Edmonton Aerial Lift Safety Training - There are around 26 to 30 construction fatalities within North America due to the use of aerial lifts. Nearly all of the individuals killed are craftsmen like electrical workers, laborers, painters, carpenters or ironworkers. The majority of the deaths are caused by falls, tip-overs and electrocutions. The greatest risk is from boom-supported lifts, like for instance bucket trucks and cherry pickers. Most fatalities are connected to this particular kind of lift, with the rest involving scissor lifts. Other dangers include being struck by falling things, being thrown out of a bucket, and being caught between the guardrail or lift bucket and a thing, like for example a joist or steel beam.
The safe operation of an aerial lift needs an inspection on the following things before using the device: operating and emergency controls, safety devices, personal fall protection gear, and wheels and tires. Check for possible leaks in the air, hydraulic fluid and fuel-system. Inspect the device for missing or loose parts.
The areas where worker will use the aerial device must be examined thoroughly for possible dangers, like for example bumps, holes, debris and drop-offs. Overhead powerlines need to be avoided and monitored. It is recommended that aerial lift devices be utilized on surfaces that are stable and level. Do not work on steep slopes that exceed slope limits which the manufacturer specified. Even on a level slope, outriggers, brakes and wheel chocks must be set.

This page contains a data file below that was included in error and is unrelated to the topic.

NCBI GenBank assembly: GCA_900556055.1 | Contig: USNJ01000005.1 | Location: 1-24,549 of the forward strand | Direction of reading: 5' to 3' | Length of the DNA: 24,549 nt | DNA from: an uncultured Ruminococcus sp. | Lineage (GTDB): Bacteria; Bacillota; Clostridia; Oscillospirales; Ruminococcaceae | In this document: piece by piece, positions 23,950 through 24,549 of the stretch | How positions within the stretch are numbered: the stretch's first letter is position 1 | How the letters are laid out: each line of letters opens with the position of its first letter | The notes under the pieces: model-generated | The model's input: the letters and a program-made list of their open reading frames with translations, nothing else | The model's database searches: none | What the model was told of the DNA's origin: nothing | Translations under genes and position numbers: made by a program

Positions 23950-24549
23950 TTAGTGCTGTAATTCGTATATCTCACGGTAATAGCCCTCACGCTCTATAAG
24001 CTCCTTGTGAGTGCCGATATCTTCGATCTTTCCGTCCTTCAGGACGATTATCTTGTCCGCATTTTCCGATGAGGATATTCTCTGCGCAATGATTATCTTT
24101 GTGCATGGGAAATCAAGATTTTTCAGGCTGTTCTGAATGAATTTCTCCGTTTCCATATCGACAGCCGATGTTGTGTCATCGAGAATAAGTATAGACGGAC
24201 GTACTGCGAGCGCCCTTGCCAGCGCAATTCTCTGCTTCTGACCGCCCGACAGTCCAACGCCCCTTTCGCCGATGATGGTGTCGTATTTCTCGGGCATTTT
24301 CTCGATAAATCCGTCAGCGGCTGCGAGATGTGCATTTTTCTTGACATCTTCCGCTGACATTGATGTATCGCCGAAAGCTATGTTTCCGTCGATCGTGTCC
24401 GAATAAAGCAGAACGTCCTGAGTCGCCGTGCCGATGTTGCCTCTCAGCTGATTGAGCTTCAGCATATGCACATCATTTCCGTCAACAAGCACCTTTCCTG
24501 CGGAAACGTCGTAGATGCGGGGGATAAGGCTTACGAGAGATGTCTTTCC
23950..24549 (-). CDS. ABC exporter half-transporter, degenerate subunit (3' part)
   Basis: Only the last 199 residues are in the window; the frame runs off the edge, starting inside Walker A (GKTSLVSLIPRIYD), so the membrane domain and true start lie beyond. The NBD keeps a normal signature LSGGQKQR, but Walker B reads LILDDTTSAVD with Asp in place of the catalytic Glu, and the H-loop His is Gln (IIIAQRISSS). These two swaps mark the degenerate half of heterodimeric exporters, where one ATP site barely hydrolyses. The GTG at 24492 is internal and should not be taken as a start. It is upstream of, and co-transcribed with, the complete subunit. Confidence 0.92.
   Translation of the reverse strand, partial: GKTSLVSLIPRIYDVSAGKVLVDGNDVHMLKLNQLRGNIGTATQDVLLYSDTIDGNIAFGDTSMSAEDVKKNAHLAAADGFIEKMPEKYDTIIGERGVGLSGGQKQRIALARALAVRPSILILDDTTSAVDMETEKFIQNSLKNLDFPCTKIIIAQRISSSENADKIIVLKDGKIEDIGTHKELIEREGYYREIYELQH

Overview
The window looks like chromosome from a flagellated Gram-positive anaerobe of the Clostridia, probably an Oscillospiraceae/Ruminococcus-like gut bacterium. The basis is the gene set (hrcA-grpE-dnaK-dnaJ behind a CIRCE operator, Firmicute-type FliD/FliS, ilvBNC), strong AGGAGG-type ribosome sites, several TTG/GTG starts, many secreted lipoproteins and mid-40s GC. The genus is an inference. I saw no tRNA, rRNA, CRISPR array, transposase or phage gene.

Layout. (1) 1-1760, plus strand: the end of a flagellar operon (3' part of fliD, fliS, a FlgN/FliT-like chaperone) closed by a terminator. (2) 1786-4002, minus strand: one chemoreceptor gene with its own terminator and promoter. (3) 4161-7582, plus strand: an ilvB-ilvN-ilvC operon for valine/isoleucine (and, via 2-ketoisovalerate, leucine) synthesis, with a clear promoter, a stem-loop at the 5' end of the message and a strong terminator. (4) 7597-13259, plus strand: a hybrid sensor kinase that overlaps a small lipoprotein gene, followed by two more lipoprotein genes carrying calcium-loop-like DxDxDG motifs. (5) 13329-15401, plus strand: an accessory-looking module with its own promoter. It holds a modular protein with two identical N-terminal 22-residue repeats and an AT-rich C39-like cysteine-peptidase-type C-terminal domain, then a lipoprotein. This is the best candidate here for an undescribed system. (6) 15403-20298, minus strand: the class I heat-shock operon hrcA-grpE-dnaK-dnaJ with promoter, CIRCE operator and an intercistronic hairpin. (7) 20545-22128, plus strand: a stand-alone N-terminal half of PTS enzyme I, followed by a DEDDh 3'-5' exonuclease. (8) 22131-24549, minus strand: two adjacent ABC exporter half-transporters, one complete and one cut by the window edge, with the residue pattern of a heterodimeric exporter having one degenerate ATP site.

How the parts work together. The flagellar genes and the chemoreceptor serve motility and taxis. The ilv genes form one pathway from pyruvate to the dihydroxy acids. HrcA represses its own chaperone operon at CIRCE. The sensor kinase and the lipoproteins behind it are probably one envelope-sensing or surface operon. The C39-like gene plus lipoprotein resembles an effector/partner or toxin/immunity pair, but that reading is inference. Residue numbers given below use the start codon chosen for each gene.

Employers are required to provide aerial lift operators and maintenance mechanics with the proper guidebooks. Mechanics and operators must be trained by a certified person experienced with the relevant aerial lift model.
Aerial Lift Safety Tips:
o Prior to operating, close lift platform chains and doors.
o Do not lean over or climb on guardrails. Stand on the floor of the bucket or platform.
o Stay within manufacturer's load-capacity restrictions.
o Make use of work-zone warnings, such as cones and signs, when working near traffic.
If correct procedures are followed, electrocutions are preventable. Stay at least 10 feet away from whichever power lines and qualified electricians must de-energize and/or insulate power lines. Workers have to use personal protective equipment and tools, like insulated bucket. Nevertheless, an insulated bucket does not protect from electrocution if, for instance, the worker touches another wire providing a path to the ground.
When inside the bucket, workers have to prevent possible falls by securing themselves to the guardrails by utilizing a full-body harness or a positioning device. If there is an anchorage inside the bucket, a positioning belt with a short lanyard is acceptable.
By following the manufacturer's instructions, tip-overs can be prevented. Never drive the lift platform while it is elevated, unless the manufacturer specifies otherwise. Follow the device's vertical and horizontal reach limits, and never exceed the specified load-capacity.